Former CMS Administrator Andy Slavitt Considers PACE The ‘Ultimate’ Senior Care Model

In modern history, the hospital has been the center of the health care universe. Other care delivery models were considered ancillary.

With the rise – or reemergence – of home-based care, that notion is starting to change, according to Andy Slavitt.

“The home is going to be the center point … with some obvious exceptions, you probably won’t have heart surgery performed in my living room,” Slavitt said during a fireside chat at the Hi2 conference last month.


Slavitt is the founder of Town Hall Ventures, a New York-based health care focused venture capital and private equity firm. Before re-entering the private sector, Slavitt served as the acting administrator for the Centers for Medicare & Medicaid Services (CMS), from 2015 to 2017.

In addition to his role at Town Hall Ventures, he serves as a board member for a number of health care organizations, including Cityblock Health and Bright Health.

For Slavitt, there are a handful of different care models that are exciting and, in his view, progressing health care forward.


“One of our companies, Cityblock Health – which serves dual-eligible populations – will bring the ER to you within 45 minutes,” he said.

Slavitt also identified home-based renal treatment as an innovative care delivery model that should be expanded in the U.S.

“In Japan, 70% of dialysis occurs at home. In the U.S., that’s been in the single digits,” he said. “I went and saw a dialysis machine the size of a college refrigerator that you can work with your phone. It seemed pretty straightforward to use. Still, we are under 10%.”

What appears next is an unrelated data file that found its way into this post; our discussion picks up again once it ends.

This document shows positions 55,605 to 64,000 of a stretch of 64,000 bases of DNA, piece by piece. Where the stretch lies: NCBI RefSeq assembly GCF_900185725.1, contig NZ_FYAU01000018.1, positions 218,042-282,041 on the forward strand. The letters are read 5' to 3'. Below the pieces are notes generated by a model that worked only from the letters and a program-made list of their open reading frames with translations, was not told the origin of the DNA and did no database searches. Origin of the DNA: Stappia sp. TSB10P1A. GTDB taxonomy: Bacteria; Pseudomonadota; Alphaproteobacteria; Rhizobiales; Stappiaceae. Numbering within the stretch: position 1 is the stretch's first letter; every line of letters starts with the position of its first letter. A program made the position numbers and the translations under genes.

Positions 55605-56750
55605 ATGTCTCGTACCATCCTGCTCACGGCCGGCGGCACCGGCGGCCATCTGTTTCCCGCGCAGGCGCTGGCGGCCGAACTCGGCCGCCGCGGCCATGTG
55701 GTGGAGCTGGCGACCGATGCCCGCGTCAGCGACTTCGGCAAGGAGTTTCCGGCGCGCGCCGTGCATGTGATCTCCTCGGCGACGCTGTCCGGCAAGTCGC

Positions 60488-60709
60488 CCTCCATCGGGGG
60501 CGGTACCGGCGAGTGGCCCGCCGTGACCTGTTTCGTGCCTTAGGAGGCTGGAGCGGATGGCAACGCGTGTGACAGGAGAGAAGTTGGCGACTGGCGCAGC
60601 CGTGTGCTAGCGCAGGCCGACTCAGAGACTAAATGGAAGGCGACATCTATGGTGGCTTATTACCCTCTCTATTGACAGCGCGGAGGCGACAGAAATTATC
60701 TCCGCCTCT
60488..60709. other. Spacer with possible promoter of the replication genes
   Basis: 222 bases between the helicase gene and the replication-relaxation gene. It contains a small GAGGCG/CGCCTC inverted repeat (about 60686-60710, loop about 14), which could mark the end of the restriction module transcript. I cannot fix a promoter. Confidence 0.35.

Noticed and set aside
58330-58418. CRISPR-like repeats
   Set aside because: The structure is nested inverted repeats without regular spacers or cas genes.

Along these lines, companies such as Virginia-based Somatus Inc. are working to change the underutilization of home-based renal care, according to Slavitt.

He considers the Program of All-Inclusive Care for the Elderly (PACE) “the ultimate” senior care model.

“The PACE model is the only prescribed clinical, social, behavioral model that exists,” he said. “It works, and it’s the only thing I know about in health care that has a greater than 95% satisfaction rate. It’s the only thing in health care that I know makes people live longer, reliably. It keeps people in their homes and the model pays attention to the needs people have as they get older.” 

Among PACE members, there’s a 24% lower hospitalization rate compared to dually eligible beneficiaries who receive their care in nursing homes.

Slavitt also has his eyes on hospital at home’s progression.

“I think we are looking at a pre-lift off category,” he said. “It’s a whole different rubric when you think about keeping people at home, but having all the things that they need from a hospital perspective there, so I’m interested in watching that category.”

Ultimately, Slavitt believes models that bridge the equity divide will be key differentiators in health care.

“We can create for people who don’t have much, something completely new,” he said.

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